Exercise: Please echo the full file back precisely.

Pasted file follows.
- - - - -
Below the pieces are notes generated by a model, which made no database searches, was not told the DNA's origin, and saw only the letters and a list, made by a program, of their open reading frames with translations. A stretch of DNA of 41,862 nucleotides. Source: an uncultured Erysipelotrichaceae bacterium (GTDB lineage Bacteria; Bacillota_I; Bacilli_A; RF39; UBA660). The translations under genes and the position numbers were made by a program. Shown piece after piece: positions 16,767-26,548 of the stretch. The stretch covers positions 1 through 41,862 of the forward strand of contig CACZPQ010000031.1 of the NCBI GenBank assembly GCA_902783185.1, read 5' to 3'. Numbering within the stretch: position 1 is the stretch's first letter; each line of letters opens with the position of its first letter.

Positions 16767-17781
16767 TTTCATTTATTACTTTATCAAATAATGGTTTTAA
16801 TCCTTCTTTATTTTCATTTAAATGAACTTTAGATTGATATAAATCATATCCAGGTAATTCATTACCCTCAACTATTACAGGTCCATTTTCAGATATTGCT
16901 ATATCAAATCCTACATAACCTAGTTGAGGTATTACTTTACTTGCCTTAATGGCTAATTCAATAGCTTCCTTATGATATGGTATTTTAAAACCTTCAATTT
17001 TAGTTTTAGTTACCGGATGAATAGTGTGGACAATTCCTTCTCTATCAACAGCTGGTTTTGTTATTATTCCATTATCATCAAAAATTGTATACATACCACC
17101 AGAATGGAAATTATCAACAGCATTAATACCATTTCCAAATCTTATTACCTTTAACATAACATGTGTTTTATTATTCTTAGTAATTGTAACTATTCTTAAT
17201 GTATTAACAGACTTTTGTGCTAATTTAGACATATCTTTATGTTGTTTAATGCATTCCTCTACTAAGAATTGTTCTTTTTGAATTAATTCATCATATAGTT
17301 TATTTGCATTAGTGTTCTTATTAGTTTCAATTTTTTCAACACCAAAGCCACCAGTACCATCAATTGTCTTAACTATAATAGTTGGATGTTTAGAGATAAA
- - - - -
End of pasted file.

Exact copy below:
Below the pieces are notes generated by a model, which made no database searches, was not told the DNA's origin, and saw only the letters and a list, made by a program, of their open reading frames with translations. A stretch of DNA of 41,862 nucleotides. Source: an uncultured Erysipelotrichaceae bacterium (GTDB lineage Bacteria; Bacillota_I; Bacilli_A; RF39; UBA660). The translations under genes and the position numbers were made by a program. Shown piece after piece: positions 16,767-26,548 of the stretch. The stretch covers positions 1 through 41,862 of the forward strand of contig CACZPQ010000031.1 of the NCBI GenBank assembly GCA_902783185.1, read 5' to 3'. Numbering within the stretch: position 1 is the stretch's first letter; each line of letters opens with the position of its first letter.

Positions 16767-17781
16767 TTTCATTTATTACTTTATCAAATAATGGTTTTAA
16801 TCCTTCTTTATTTTCATTTAAATGAACTTTAGATTGATATAAATCATATCCAGGTAATTCATTACCCTCAACTATTACAGGTCCATTTTCAGATATTGCT
16901 ATATCAAATCCTACATAACCTAGTTGAGGTATTACTTTACTTGCCTTAATGGCTAATTCAATAGCTTCCTTATGATATGGTATTTTAAAACCTTCAATTT
17001 TAGTTTTAGTTACCGGATGAATAGTGTGGACAATTCCTTCTCTATCAACAGCTGGTTTTGTTATTATTCCATTATCATCAAAAATTGTATACATACCACC
17101 AGAATGGAAATTATCAACAGCATTAATACCATTTCCAAATCTTATTACCTTTAACATAACATGTGTTTTATTATTCTTAGTAATTGTAACTATTCTTAAT
17201 GTATTAACAGACTTTTGTGCTAATTTAGACATATCTTTATGTTGTTTAATGCATTCCTCTACTAAGAATTGTTCTTTTTGAATTAATTCATCATATAGTT
17301 TATTTGCATTAGTGTTCTTATTAGTTTCAATTTTTTCAACACCAAAGCCACCAGTACCATCAATTGTCTTAACTATAATAGTTGGATGTTTAGAGATAAA